ALMATY -- Through the power of the box office, Kazakhstan is once again demonstrating its rejection of the status of the Crimean peninsula, which Russia illegally annexed from Ukraine in 2014.
Kazakhstan's cinemas are refusing to screen the Russian comedy "Crimean Bridge. Made with Love!".
The film centres on the Crimean Bridge, a pair of parallel bridges spanning the Kerch Strait. The bridge connects Russia and Crimea and plays a role in youthful romance in the film.
The film was released in Russia on November 1. Its producers were planning to distribute it in Kazakhstan this month.
However, Kazakh film distributors reported low demand from their country's cinemas, which meant only one thing: no interest from local movie-goers.
Reviewers blast film's propaganda content
Some movie-goers and critics are calling the film "propaganda".
On Russian film sites KinoPoisk and ivi.ru, the film has a low rating. The comments posted by viewers who watched the film in cinemas are blistering.
"All of Putin's propagandists are already going wild rolling around in our money," wrote Vlad. "It's just drivel. Don't waste an hour and a half of your life on this abomination."
The film was directed by Tigran Keosayan of Russia, a pro-Kremlin TV show host on NTV. His wife, Margarita Simonyan, editor-in-chief of the Russia Today TV channel, wrote the screenplay.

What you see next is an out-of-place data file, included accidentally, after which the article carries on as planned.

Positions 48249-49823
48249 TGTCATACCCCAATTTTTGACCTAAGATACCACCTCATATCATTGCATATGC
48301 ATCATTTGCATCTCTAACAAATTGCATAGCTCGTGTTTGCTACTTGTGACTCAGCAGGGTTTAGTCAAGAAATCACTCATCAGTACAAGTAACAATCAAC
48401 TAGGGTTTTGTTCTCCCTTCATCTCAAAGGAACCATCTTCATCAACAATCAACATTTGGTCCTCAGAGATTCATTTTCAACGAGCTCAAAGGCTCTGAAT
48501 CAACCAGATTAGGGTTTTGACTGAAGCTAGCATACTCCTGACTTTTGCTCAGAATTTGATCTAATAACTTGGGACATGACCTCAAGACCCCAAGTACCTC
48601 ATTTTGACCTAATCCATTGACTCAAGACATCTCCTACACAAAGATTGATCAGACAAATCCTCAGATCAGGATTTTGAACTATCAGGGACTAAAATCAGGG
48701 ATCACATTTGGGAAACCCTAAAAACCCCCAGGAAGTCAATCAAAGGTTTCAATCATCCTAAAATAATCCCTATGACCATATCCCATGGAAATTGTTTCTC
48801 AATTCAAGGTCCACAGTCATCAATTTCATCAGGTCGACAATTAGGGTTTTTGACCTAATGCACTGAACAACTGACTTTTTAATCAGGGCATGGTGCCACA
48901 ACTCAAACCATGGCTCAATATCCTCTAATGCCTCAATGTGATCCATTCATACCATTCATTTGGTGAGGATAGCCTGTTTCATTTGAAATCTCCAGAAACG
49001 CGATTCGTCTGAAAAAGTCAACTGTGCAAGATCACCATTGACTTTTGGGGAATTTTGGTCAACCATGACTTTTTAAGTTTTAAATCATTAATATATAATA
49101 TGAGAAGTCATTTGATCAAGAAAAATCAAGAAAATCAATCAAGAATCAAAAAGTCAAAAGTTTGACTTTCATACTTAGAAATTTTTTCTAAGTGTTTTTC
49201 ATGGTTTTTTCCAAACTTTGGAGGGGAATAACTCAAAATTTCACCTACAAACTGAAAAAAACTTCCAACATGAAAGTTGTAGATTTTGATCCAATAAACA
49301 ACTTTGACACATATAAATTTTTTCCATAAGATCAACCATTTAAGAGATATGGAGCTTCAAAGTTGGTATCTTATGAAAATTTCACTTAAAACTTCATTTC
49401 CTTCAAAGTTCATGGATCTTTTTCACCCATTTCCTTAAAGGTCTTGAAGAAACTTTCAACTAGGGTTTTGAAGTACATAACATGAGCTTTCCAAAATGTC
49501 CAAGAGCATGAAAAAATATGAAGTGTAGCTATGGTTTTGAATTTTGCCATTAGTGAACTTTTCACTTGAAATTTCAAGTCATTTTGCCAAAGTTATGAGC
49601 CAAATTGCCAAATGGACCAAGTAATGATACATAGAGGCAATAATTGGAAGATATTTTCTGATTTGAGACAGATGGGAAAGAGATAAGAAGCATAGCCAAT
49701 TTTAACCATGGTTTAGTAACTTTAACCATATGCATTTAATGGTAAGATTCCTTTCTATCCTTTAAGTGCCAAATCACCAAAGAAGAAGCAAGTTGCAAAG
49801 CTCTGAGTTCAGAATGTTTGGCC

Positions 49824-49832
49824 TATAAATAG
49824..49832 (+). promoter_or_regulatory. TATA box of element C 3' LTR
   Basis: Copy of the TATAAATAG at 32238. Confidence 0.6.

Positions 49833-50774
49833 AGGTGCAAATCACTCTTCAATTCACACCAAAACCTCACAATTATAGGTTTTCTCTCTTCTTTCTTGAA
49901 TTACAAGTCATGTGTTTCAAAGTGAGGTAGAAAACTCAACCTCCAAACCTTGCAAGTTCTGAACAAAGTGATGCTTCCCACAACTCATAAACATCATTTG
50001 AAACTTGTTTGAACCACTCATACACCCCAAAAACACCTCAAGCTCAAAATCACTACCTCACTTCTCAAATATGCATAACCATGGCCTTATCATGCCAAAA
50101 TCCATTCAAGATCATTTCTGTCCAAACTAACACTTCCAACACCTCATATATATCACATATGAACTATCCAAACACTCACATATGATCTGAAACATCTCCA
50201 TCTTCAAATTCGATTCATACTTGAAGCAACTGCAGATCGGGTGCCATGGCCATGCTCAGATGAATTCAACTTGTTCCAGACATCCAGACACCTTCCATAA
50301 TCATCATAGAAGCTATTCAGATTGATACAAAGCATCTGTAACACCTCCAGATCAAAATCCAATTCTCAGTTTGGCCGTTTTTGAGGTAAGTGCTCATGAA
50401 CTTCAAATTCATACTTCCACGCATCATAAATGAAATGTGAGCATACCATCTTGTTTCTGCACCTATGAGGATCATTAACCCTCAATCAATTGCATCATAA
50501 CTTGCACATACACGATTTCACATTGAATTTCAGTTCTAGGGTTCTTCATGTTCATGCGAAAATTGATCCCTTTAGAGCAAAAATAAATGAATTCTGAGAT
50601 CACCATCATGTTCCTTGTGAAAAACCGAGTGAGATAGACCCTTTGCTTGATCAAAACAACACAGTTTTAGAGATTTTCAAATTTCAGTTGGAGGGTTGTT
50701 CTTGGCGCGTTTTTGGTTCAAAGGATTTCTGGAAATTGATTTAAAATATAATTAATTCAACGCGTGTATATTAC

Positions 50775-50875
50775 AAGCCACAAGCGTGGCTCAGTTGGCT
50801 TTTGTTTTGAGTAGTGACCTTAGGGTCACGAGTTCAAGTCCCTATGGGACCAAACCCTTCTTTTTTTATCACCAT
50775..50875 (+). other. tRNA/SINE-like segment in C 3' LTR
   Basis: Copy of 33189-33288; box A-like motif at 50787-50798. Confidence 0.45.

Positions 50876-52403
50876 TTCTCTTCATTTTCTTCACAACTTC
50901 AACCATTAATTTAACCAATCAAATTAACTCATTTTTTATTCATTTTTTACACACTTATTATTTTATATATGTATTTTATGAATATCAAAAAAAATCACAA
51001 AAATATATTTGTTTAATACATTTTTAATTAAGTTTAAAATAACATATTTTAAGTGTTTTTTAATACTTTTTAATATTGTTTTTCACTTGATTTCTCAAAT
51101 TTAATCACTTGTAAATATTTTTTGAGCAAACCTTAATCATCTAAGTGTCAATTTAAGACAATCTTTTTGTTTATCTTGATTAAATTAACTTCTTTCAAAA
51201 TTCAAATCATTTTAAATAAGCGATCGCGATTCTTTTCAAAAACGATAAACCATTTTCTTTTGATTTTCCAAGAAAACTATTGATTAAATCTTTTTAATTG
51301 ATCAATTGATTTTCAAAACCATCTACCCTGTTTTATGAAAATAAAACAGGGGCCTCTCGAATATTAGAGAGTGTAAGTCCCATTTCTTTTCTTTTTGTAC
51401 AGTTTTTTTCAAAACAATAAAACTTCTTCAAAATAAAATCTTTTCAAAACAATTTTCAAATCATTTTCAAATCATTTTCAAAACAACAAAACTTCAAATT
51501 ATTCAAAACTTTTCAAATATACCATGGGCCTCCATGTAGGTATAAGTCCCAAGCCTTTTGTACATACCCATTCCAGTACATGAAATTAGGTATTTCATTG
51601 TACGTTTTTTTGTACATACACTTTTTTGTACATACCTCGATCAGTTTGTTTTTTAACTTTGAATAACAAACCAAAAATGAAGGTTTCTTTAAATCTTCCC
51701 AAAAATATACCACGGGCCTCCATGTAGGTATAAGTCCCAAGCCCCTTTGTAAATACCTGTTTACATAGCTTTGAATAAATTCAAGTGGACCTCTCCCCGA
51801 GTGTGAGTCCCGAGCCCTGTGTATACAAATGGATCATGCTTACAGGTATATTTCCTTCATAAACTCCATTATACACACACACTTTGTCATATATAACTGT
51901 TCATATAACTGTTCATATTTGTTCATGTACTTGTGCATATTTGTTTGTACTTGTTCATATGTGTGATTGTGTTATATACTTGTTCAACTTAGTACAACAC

Based on the reviews, even if "Crimean Bridge" had seen the light of day in Almaty, it would have flopped with the local audience.
"Why do we need this brainwashing from Russia? And we have to pay for it? No thank you," Arnur Musin, a university student from Almaty, told Caravanserai. "I'd rather go see a good Kazakh comedy or a high-quality Hollywood thriller."
Kazakhstan takes a firm stance
Kazakhstan's refusal to distribute "Crimean Bridge. Made with Love!" was based on two factors, said Astana-based international relations scholar Ruslan Nazarov.
"First, the movie isn't interesting on its own -- it wasn't well received even in Russia, which you can see in the ratings and the dismal attendance numbers. Consequently, it would not have made a profit here," he told Caravanserai.
"Second, screening such a film in Kazakhstan could be interpreted as tacit support for Moscow's policy in Ukraine, but that [perception of support] isn't accurate," he said.
Kazakhstan might be an ally of Russia, but it takes many positions that disagree with the Kremlin's policies, he said.
Astana has never recognised Crimea as part of Russia, just as it never diplomatically recognised the breakaway, Russian-backed Georgian regions of Abkhazia and South Ossetia, he said.
During a UN Security Council session in April, Russia attempted to block all measures aimed at identifying the culprits of a chemical attack in Syria, making clear the Kremlin's complicity in ongoing war crimes committed by the Syrian regime of Bashar al-Assad.
Kazakhstan did not support the Russian position and instead supported a US-backed Security Council motion that would have re-established the Organisation for Prevention of Chemical Weapons-UN Joint Investigative Mechanism that expired last November to probe chemical strikes in Syria and to identify culprits.